Comparison of Gravity Flow Rates Between ENFit and Legacy Feeding Tubes

Manpreet S. Mundi, Wanda Duellman, Lisa Epp, Jacob Davidson, Ryan T Hurt

Research output: Contribution to journalArticle

5 Scopus citations

Abstract

Background: Misconnections between enteral supplies and other access devices have led to significant morbidity and mortality. To reduce misconnections, a standard small-bore connector has been developed (International Organization for Standards 80369-8; ENFit). The full impact of transition to this connector is not known, however. Method: Working with major manufacturers and Food and Drug Administration, we obtained ENFit and comparative legacy tubes of variable sizes (low-profile, 14F, 18F, 20F, and 24F balloon gastrostomies). Gravity enteral feeding was simulated with an empty bolus syringe attached to the feeding tube to be tested. The tube was clamped and filled to the 60-mL mark with liquid (water, Jevity 1 Cal, Isosource HN, Isosource 1.5 Cal, Two Cal HN, and Nourish). The clamp was released, and time for formula to leave the syringe was recorded. Results: There was no difference in flow rate between the aggregate legacy and ENFit tubes for the low-profile, 18F, and 20F sizes. The ENFit 14F tubes had a lower flow rate vs the legacy tubes, largely due to the low flow rates seen with the 1 ENFit tube. Similarly, 24F ENFit tubes with some formulas yielded lower flow rates as opposed to legacy. Conclusion: Overall, for the low-profile, 18F, and 20F sizes, the ENFit tubes had similar flow rates when compared with the legacy tubes. For the 14F and 24F sizes, the flow rate of ENFit tubes was significantly lower, which could result in longer EN delivery for patients who are using these tubes to provide gravity feeding.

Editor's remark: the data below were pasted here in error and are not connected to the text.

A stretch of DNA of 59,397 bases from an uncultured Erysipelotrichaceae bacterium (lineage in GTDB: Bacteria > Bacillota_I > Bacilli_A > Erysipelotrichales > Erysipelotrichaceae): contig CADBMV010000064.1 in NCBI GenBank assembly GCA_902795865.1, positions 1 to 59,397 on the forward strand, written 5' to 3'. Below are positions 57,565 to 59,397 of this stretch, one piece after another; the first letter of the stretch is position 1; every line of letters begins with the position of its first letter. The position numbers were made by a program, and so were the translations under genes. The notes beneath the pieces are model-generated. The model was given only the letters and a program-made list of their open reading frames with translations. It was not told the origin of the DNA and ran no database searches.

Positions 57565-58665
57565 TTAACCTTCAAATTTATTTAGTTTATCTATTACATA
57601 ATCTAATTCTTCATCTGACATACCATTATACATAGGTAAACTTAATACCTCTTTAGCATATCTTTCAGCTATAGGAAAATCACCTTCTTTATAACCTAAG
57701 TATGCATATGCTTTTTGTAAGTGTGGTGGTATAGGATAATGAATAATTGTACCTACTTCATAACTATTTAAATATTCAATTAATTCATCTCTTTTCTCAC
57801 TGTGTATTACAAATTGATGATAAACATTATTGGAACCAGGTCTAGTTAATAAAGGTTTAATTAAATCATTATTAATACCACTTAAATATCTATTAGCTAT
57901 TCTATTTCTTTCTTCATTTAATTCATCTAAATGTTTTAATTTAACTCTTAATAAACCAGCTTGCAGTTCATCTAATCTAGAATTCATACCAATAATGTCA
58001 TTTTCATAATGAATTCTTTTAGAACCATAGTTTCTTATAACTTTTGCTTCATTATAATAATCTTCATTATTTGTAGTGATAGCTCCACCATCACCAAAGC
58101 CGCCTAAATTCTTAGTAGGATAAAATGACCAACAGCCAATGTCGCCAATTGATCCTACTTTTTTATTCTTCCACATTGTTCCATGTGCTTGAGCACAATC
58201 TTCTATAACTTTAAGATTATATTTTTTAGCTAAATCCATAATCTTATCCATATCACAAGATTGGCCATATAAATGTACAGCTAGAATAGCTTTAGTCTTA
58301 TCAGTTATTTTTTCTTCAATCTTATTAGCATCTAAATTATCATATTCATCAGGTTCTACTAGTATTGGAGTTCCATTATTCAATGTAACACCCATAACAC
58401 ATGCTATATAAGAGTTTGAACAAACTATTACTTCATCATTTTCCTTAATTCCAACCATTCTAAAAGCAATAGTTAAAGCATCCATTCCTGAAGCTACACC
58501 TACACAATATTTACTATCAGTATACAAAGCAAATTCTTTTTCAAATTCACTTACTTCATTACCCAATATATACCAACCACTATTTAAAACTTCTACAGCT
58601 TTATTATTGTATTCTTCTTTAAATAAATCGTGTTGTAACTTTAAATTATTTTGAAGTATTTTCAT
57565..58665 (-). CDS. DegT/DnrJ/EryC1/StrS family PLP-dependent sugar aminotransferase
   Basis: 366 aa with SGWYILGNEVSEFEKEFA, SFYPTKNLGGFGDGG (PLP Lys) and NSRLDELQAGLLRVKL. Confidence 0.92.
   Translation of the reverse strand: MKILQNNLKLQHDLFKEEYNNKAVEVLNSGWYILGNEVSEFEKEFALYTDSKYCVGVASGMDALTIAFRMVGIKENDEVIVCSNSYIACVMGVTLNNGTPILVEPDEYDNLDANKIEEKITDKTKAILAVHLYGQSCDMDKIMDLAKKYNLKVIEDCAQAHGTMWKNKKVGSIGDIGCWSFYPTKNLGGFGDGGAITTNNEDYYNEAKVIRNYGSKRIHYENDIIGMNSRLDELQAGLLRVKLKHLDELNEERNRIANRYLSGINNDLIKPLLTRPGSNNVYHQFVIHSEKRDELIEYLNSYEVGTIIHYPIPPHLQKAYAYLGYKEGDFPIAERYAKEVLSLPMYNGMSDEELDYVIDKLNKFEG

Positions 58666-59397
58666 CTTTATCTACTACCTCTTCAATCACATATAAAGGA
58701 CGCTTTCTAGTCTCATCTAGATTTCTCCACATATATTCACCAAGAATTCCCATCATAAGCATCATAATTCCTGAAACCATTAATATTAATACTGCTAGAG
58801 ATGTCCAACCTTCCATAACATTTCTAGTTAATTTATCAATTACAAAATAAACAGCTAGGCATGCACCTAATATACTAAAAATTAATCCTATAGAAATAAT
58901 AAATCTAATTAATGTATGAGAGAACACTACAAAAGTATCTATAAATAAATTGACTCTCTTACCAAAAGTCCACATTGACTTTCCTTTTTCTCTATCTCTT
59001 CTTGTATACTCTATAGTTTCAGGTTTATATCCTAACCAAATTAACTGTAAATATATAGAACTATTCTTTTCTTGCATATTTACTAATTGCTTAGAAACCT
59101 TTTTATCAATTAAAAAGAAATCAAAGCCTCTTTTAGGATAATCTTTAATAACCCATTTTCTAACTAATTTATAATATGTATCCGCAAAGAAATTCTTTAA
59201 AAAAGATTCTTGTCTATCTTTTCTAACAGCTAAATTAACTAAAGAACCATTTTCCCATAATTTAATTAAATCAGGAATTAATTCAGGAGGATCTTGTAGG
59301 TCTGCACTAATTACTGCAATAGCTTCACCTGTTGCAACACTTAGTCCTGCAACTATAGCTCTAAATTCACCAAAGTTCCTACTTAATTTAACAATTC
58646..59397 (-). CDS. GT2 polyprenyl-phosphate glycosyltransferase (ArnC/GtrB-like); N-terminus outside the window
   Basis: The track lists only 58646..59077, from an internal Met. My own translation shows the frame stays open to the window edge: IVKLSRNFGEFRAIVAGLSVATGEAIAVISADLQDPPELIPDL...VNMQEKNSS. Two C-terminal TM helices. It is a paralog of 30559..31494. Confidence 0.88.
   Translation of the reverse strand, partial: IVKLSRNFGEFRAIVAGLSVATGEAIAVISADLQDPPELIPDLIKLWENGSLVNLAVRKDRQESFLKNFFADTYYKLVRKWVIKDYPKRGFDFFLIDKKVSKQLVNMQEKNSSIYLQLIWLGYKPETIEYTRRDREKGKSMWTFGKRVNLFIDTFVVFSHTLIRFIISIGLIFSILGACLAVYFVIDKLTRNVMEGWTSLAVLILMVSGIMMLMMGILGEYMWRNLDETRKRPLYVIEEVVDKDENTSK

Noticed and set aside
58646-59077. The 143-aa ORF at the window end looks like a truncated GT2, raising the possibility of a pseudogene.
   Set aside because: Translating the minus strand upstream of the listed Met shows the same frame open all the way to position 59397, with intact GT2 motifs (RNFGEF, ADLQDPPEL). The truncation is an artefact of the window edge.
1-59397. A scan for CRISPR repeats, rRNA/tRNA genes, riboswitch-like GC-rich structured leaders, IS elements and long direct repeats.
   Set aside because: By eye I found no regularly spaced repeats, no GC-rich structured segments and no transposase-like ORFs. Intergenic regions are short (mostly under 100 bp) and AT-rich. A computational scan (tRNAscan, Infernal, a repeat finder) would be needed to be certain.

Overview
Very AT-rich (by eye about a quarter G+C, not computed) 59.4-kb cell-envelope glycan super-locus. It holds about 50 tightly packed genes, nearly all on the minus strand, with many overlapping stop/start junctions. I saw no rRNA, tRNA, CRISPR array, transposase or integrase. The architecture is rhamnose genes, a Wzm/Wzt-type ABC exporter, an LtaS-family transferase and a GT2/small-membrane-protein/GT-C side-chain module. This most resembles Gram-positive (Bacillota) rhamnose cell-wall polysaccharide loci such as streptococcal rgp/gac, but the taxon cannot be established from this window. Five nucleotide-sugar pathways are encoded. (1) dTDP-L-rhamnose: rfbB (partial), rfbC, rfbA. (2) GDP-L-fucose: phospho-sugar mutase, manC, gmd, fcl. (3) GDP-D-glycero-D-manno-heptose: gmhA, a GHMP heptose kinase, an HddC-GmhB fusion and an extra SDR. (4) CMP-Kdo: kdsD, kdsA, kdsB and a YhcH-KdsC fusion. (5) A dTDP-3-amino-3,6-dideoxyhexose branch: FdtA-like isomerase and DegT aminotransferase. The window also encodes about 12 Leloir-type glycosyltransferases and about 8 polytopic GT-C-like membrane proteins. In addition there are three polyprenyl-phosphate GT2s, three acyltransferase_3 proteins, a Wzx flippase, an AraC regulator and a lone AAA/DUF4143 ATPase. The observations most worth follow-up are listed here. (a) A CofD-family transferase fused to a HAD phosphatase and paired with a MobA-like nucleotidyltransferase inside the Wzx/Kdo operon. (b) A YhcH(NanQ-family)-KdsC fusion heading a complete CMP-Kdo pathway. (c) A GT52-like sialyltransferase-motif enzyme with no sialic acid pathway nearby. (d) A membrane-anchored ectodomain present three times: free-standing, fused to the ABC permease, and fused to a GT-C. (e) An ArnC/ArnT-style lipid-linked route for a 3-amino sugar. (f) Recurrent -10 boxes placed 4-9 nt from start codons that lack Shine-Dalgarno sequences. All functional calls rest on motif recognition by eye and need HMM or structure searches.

Original languageEnglish (US)
Pages (from-to)522-528
Number of pages7
JournalJournal of Parenteral and Enteral Nutrition
Volume42
Issue number3
DOIs
StatePublished - Mar 1 2018

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Keywords

  • enteral nutrition
  • long-term care
  • nutrition
  • nutrition support practice
  • nutrition support teams

ASJC Scopus subject areas

  • Medicine (miscellaneous)
  • Nutrition and Dietetics

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